Desolation

 Alongside the normal pain associated with Colitis and Crohn’s Disease, my medications made my body physically ache a new and persistent, dull pain. The prednisone made my voice quiver and I was told that I might never regain my normal voice. This months’ long flare was wreaking havoc on my health; I lost my job. GI#3 prescribed antibiotics since the mesalamine stopped working. In retrospect, I should’ve moved onto the next GI, however I was still over the moon with having found one who didn’t second-guess me and wasn’t ready to let go. Unfortunately, he was no help during this period and insisted I finish the antibiotics, despite not being able to keep food in my system and more ill than before antibiotics.

The numerous bathroom trips were retching from Crohn’s and Colitis symptoms – immense cramps, immense pain, cold sweats, nausea (the kind where your mouth waters and you must continually swallow to keep it down). I held my breath as a point of focus to get me through the cyclical, torture like episodes.

That moment in time found me on the panhandle in the summer, and I was freezing. I phoned my pharmacist who said that unless I wanted to end up in the ER, I needed to stop the antibiotic. If they were going to work, they would have by then; finally, someone very familiar with medication side effects listened to me, and I listened to her.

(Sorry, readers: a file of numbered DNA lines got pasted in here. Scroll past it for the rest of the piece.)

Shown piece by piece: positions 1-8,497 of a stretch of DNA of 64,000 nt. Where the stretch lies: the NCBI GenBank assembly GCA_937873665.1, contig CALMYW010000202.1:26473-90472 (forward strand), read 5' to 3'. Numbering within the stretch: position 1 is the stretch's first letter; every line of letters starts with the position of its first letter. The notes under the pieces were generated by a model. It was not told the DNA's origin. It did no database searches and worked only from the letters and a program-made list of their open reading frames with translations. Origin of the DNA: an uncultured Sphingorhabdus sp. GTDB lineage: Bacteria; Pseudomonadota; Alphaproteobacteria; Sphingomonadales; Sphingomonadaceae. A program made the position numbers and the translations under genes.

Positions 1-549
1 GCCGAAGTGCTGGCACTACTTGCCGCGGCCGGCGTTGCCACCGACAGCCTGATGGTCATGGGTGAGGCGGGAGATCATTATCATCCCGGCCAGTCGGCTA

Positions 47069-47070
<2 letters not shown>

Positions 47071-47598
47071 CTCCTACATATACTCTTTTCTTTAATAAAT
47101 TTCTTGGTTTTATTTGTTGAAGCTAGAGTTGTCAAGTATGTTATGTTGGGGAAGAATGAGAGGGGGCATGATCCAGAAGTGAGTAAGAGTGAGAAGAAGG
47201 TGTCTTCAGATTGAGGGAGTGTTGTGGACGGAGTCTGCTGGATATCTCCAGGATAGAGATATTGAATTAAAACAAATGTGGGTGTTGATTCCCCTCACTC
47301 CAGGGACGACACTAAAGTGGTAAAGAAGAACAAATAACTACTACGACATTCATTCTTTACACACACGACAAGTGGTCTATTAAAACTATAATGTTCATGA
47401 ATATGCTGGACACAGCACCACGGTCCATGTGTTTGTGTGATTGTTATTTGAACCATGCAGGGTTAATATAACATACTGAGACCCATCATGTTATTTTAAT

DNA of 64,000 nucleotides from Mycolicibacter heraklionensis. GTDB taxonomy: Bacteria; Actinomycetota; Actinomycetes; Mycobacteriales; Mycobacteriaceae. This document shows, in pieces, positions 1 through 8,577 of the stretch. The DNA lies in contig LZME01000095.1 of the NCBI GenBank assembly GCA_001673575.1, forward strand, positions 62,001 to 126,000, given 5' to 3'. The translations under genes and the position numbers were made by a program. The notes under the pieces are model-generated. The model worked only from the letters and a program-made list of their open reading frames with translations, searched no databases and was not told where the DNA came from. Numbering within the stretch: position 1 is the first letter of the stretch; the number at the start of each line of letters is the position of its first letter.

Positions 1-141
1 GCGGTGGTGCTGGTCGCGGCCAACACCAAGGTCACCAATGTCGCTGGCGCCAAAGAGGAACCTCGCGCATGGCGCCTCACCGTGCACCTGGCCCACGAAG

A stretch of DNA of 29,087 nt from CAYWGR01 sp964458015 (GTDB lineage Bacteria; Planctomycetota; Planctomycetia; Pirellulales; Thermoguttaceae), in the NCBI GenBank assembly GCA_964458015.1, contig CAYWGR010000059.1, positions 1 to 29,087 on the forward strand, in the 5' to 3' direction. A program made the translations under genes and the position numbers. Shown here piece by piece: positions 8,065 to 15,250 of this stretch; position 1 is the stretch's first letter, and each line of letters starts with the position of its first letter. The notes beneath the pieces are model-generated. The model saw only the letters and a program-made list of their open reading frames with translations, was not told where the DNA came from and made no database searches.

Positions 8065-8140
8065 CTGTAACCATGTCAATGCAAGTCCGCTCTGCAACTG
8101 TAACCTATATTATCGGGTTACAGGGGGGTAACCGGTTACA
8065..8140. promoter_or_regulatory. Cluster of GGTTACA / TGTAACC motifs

Paul recommended Pedialyte since it helped his flares. There went my desperate dad at midnight, in a strange town, in search of Pedialyte for his adult daughter, and it helped. Despite having to sit on a donut to keep my bum pain a bit tolerable, I was able to not fear the open road as much and we pointed home. I fired GI #3 and made an appointment with GI #4. I did the math, the medication side effects were just as bad as the symptoms, and did not relieve the flares; these events cemented my sentence of being housebound. All I had worked so hard for meant nothing as I watched my independence, quality of life, friendships, dreams, and career path trickle away into oblivion.

1 comment

I can’t imagine how difficult this was for you.

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